Friday, July 30, 2004

Learning From The Convention

I've been watching the convention with interest, mainly because I am a Democrat and a still dyed-in-the wool liberal, fomer hippie in spite of working in a conservative industry---and as a marketer.  I'm sure that the Republican convention will have many of the same attributes that I will tout today.
  1. Drama:  Events are about creating a sense of drama, a sense of connection with the human spirit that takes the participants and observers out of the daily grind and entertains, educates and reinforces values, messages, perceptions and myths.  The convention certainly did that although it was much quieter than others in the past, the unifying thread being that President Bush is universally disliked.  Think of Kerry's entrance into Boston with his "Band of Brothers" at his side.  Think of the documentary on Kerry's life in order to build a foundation of who he is, what he's done and how it defines him.  Think of Teresa Kerry's speech where instead of being a liability for her outspokenness, she was positioned as a champion for women's rights.  Think of John Edwards and his ability to bring a grass roots, "I've been there" tone as the son of a mill worker.  Think of Max Clelland, one of my heroes and fellow Vietnam vet, who was so depressed after losing his Senate seat and then rallied for Kerry and has been his point man on the road to the presidency ever since.  Think about Kerry's speech last night as the climax of a play with twists and turns when he laid out his vision and spoke as passionately and as down to the ground as he's ever done, dashing the pundits' laments that no one knows the real John Kerry.  And so it goes.  It was as much a rite of passage for John as it was for those who watched it, and it brings to mind the best in marketing since it was well orchestrated, with great attention to detail, with compromise on the issues, with an integrated approach to telling the message and with a call-to-action to "join us."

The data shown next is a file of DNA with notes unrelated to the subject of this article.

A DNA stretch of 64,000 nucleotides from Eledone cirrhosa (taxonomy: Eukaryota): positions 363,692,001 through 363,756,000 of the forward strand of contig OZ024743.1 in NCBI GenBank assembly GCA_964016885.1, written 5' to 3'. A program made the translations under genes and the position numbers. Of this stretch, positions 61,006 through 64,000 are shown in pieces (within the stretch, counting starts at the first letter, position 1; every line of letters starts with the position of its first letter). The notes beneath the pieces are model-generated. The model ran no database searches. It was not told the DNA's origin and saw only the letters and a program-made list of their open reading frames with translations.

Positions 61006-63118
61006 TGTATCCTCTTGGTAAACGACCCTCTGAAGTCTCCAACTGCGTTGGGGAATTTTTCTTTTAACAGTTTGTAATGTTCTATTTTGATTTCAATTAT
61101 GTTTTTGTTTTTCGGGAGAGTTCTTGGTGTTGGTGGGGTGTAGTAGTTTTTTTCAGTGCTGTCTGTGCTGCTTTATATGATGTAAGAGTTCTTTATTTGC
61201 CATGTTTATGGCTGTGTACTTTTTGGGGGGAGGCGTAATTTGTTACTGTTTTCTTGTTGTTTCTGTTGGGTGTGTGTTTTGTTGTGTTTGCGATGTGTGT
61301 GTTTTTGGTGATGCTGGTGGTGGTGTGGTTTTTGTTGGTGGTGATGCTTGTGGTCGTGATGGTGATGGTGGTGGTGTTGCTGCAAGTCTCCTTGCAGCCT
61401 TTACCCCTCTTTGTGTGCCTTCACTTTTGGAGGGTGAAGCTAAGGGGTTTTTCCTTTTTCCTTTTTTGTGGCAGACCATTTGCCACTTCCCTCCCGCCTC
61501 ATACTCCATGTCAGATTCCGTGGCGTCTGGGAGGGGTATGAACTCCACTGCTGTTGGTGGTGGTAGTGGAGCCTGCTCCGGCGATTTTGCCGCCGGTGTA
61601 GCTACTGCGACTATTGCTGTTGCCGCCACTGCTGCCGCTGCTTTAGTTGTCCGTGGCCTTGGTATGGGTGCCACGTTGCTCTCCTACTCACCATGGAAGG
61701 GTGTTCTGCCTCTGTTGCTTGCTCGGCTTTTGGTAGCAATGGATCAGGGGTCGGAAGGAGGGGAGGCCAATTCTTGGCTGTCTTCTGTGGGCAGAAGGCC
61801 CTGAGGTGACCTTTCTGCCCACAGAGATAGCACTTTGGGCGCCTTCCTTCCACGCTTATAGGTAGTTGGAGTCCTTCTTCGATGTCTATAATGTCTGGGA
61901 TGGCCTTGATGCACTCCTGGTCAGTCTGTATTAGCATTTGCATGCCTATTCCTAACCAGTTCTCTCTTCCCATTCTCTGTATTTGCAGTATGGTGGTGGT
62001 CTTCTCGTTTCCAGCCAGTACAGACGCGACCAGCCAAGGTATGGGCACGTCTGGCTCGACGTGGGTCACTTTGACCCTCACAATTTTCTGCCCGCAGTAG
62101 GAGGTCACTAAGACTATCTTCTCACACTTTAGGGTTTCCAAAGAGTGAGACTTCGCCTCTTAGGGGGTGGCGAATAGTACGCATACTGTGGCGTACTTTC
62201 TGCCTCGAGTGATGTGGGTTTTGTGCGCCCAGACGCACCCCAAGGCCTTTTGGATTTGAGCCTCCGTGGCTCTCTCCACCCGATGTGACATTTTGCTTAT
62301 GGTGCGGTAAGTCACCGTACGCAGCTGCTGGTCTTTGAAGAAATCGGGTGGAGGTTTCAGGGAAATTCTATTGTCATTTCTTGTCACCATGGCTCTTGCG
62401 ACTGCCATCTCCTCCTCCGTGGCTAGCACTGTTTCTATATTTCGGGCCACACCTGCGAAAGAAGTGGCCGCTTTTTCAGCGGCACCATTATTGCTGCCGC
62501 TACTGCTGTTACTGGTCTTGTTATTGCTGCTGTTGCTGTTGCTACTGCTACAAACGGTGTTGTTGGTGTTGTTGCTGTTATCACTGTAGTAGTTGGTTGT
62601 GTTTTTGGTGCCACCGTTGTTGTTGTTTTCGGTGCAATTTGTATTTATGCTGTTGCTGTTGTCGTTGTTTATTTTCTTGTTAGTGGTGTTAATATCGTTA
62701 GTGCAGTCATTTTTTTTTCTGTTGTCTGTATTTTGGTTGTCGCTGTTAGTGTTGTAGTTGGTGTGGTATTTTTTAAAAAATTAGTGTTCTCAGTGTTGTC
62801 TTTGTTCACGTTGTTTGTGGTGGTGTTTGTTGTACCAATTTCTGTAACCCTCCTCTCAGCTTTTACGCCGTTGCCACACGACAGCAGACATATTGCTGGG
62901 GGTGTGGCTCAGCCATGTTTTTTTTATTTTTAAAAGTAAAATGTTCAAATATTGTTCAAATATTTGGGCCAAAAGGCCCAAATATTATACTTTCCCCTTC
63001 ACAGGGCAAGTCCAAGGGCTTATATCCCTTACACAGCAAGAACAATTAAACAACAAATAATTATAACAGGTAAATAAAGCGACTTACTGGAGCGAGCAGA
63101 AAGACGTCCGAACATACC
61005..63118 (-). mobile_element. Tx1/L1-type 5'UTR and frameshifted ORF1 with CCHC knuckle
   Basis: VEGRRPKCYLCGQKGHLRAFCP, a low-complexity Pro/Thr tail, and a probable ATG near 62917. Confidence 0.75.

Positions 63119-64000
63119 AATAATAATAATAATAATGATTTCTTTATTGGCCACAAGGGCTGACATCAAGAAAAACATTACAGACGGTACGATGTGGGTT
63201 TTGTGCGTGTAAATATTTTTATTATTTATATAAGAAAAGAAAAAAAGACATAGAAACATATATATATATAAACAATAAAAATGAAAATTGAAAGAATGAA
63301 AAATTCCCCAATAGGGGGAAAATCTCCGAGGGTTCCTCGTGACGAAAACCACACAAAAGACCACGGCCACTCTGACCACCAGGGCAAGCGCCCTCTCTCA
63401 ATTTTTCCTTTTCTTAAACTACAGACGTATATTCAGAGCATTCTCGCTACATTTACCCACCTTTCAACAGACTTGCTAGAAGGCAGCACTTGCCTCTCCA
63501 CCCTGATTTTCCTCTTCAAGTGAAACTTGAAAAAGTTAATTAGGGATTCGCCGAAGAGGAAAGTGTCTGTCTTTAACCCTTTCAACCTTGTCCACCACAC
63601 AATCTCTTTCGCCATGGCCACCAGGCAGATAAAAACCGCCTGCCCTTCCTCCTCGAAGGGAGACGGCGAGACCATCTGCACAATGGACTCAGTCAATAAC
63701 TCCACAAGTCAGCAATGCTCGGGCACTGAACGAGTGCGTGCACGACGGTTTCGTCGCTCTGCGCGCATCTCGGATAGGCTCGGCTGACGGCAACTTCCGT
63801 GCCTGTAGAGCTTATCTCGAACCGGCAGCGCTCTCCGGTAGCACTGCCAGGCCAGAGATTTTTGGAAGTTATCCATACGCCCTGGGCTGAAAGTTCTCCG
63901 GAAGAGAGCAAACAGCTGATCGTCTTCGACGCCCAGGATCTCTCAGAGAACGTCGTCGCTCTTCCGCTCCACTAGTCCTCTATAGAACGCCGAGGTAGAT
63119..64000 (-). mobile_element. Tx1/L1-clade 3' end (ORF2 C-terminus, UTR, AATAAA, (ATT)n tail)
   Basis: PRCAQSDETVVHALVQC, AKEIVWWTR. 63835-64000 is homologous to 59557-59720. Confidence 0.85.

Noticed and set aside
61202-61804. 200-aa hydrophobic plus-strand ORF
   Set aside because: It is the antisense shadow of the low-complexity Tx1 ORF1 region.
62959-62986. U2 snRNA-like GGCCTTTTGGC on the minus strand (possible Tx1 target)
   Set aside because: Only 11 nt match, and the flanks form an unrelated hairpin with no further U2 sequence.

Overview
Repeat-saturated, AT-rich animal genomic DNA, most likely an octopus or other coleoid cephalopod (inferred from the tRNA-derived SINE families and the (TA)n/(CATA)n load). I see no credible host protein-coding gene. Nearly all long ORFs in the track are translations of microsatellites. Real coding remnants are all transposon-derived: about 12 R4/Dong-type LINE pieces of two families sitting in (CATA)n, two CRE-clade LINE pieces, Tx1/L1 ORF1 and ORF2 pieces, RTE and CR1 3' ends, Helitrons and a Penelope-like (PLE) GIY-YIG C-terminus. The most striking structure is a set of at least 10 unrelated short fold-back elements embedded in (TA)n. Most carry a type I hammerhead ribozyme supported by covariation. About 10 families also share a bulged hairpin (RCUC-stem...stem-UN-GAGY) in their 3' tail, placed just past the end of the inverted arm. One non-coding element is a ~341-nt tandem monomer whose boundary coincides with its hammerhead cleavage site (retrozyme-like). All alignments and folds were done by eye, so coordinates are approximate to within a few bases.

2. The Value of Blogs:  The Democrats credentialed 35 bloggers to observe and get the word out showing the power of this free flow of information in an overloaded world.  Apparently, the Republicans have credentialed 20 bloggers. 
  3. Symbols:  From donkeys to flags and everything in between, the visual candy of the convention shows how powerful symbols are in our world.  It's definitely a branding world even if one wraps the American flag around the ideas. 
  4. Public Relations:  Although the merchants in Boston were hurt somewhat with the closing off of streets and security measures, Boston is a hearty town and full of pride.  The PR of showing the best of the city to the nation and the world is coverage you can't buy at any price.  The "bad" PR was carefully contained away from the convention and protesters were either not covered or scarcely heard.  In crisis management, that's the best scenario.

Enough to a client. 

Tuesday, July 27, 2004

Blogging, Spam & Other Sundry Items


Great article in Wired this month on blogging and the intrinsic value of inbound links to get traffic and credibility.  While we've all been focusing on the number of unique visitors, blog-indexer Technorati reports that inbound links are the way to get people excited about your's the online word of mouth and it works.  The independence and reach that blogs offer is not being lost on the Democrats in the convention in Boston as they've credentialed 23+ bloggers to cover it, knowing what those of us who are addicted to them know:  they work to get the word out.